Projector, Infantry, Anti-Tank

Anti-Tank, Cold War, Custom builds, PIAT, Products, Weapons, WWII

A_PIAT_(Projectile_Infantry_Anti-Tank)_in_action_at_a_firing_range_in_Tunisia,_19_February_1943._NA756

At the beginning of the Second World War, every major nation had a tanks of some description. What very few nations had was an effective way for infantry to counter them. At the time, the only way to disable a tank was with a risky sprint and throwing of a satchel charge (unofficially) or use of an anti-tank rifle. However anti-tank rifle technology was a hangover from the Great War and was already pretty outdated by the quality of armour on most tanks and was only useful against light armour and soft-skinned targets.

After the Battle of France, the British Army studied reports of infantry/tank contacts and failed to find a single example of the Boys anti-tank rifle actually destroying a tank.

Boys_Mk_I_AT_Rifle

The Projector, Infantry, Anti-Tank or PIAT was what Britain came up with. Designed by Major Jefferis of MD1, the toy box of the War Office, with a great deal of input from Major Blacker of Blacker bombard fame. The basic design was that of a Spigot mortar, adapted for use as a direct-fire system.

A Spigot mortar uses a combination of a hefty spring and a small explosive charge at the base of the projectile to operate the weapon. The warhead, instead of sitting inside a barrel as per a regular mortar, sits over a small diameter tube and is actuated by a bar hitting the priming cap. A diagram explains this far better than words do:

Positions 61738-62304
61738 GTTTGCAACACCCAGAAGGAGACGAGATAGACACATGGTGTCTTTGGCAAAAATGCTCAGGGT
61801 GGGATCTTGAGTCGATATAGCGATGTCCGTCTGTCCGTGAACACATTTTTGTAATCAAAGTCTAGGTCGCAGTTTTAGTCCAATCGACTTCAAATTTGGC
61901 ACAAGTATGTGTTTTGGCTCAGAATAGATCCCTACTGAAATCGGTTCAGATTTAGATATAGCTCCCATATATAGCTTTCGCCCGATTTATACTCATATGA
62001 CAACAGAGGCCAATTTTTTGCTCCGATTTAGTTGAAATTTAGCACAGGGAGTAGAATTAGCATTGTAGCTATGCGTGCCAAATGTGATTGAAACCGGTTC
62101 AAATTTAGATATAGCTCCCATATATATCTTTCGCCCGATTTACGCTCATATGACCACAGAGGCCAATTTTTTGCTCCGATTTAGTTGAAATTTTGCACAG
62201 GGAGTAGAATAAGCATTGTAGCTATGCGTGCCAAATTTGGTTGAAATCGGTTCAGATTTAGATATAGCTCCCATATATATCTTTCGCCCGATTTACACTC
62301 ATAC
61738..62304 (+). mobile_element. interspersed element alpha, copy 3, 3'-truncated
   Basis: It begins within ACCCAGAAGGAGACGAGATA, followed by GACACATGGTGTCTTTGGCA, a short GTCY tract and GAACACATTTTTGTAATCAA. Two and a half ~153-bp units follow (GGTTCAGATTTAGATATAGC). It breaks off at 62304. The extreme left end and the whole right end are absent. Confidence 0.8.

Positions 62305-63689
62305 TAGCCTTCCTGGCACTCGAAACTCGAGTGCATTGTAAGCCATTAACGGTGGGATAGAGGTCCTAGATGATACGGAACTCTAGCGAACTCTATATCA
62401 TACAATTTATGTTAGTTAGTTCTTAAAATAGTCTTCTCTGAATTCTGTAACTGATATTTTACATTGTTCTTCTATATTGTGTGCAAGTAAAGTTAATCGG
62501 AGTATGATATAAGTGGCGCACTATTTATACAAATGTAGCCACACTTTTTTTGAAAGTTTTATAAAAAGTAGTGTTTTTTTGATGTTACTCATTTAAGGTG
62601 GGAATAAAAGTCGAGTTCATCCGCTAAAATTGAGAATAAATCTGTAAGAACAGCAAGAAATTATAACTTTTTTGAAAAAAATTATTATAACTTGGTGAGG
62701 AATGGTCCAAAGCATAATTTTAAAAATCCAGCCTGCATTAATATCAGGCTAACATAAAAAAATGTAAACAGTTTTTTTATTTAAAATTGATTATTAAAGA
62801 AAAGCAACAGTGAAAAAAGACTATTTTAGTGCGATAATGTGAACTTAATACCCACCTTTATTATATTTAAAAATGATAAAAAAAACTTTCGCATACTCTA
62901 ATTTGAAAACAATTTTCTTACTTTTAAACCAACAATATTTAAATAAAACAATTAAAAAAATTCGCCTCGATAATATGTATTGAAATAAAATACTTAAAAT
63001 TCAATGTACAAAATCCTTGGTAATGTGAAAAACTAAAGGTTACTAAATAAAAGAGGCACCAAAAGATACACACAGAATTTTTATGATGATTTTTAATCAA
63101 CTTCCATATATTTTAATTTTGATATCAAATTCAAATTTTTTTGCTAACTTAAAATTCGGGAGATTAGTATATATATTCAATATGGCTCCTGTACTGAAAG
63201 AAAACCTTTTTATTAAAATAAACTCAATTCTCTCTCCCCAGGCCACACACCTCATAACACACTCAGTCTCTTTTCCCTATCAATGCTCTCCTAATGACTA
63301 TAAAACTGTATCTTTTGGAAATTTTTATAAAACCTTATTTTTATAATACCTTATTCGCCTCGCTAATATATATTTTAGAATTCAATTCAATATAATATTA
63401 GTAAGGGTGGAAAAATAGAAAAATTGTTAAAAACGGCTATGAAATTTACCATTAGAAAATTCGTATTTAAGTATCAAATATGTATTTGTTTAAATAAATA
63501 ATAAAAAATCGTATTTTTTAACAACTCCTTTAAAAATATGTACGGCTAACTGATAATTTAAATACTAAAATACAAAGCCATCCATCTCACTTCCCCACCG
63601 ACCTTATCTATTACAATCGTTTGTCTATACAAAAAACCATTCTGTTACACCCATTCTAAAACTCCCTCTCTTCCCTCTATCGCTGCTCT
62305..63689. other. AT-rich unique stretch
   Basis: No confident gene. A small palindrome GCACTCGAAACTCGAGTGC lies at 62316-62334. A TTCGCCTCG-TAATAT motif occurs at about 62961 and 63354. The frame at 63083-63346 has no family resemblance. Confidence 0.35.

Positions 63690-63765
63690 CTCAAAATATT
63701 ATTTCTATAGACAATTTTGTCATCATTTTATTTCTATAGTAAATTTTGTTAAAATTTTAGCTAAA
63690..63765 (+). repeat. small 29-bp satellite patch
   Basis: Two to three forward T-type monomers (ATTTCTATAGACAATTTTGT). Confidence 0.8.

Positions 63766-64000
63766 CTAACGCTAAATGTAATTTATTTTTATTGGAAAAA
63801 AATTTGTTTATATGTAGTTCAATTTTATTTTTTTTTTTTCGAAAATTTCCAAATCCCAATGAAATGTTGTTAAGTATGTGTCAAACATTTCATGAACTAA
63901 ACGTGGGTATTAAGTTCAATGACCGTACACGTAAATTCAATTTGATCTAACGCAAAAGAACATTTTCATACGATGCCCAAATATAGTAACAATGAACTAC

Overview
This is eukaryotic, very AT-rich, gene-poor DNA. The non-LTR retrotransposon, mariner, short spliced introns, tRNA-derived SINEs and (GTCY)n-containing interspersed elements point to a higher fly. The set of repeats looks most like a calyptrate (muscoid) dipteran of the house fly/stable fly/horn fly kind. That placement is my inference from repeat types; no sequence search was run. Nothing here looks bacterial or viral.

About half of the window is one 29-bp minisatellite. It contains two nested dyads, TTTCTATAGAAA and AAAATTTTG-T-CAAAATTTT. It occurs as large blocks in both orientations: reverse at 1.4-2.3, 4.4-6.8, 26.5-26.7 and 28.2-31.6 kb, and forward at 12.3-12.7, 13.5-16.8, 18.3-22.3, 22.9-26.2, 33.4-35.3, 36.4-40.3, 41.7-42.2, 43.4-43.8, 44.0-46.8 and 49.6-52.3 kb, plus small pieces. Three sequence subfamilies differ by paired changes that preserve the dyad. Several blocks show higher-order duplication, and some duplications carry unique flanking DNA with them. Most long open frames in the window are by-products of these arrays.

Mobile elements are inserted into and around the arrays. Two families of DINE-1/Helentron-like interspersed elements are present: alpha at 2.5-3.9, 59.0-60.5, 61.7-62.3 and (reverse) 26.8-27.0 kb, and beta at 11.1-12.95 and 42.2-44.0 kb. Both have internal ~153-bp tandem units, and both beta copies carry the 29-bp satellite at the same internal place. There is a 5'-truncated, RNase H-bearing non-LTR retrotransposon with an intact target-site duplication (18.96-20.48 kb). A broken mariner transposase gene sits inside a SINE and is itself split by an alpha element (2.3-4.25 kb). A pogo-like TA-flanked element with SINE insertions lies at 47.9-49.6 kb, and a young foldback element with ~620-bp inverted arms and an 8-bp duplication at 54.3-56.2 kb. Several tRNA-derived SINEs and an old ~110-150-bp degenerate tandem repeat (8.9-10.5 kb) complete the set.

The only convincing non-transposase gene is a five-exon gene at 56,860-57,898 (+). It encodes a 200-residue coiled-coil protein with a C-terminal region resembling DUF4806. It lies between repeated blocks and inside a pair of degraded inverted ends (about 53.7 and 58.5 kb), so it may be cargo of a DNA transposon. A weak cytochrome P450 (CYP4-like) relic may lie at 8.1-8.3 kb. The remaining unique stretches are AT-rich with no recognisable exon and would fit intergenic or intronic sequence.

British_Piat_schem.jpg~original

In this diagram you can just make out the guide tube in the centre of the projectile support. The missile slots over this and the firing pin travels through it.

piatgordon2

The effectiveness of the PIAT in use is much debated. Some sources cite that ammunition was unreliable, others that accuracy was a major issue at any kind of range and many that recoil was truly horrendous (some users said that you deserved the Victoria Cross just for firing it!). However a study of Canadian Officers ranked the PIAT as the number one most “outstandingly effective” weapon, above even the Bren, so in spite of its many foibles it was clearly well enough liked!

The PIAT was used by British and Empire forces throughout the war both as a direct fire anti-tank weapon and indirect fire support weapon. It was also given to the Soviet Union as part of lend-lease, dropped to partisans throughout Europe as well as by Israel post-war. It was last used officially by the Australians at the start of the Korean War, but it was quickly replaced.

The_British_Army_in_North-west_Europe_1944-45_B11928

As progress occurs we shall of course keep you posted on this build (follow the blog to help you keep track!), if this has inspired you to want a project of your own or you have any questions, do drop us a line! Our email is: enquiries.vintageairsoft@gmail.com. Also, ‘Like’ our Facebook page for updates and interesting articles.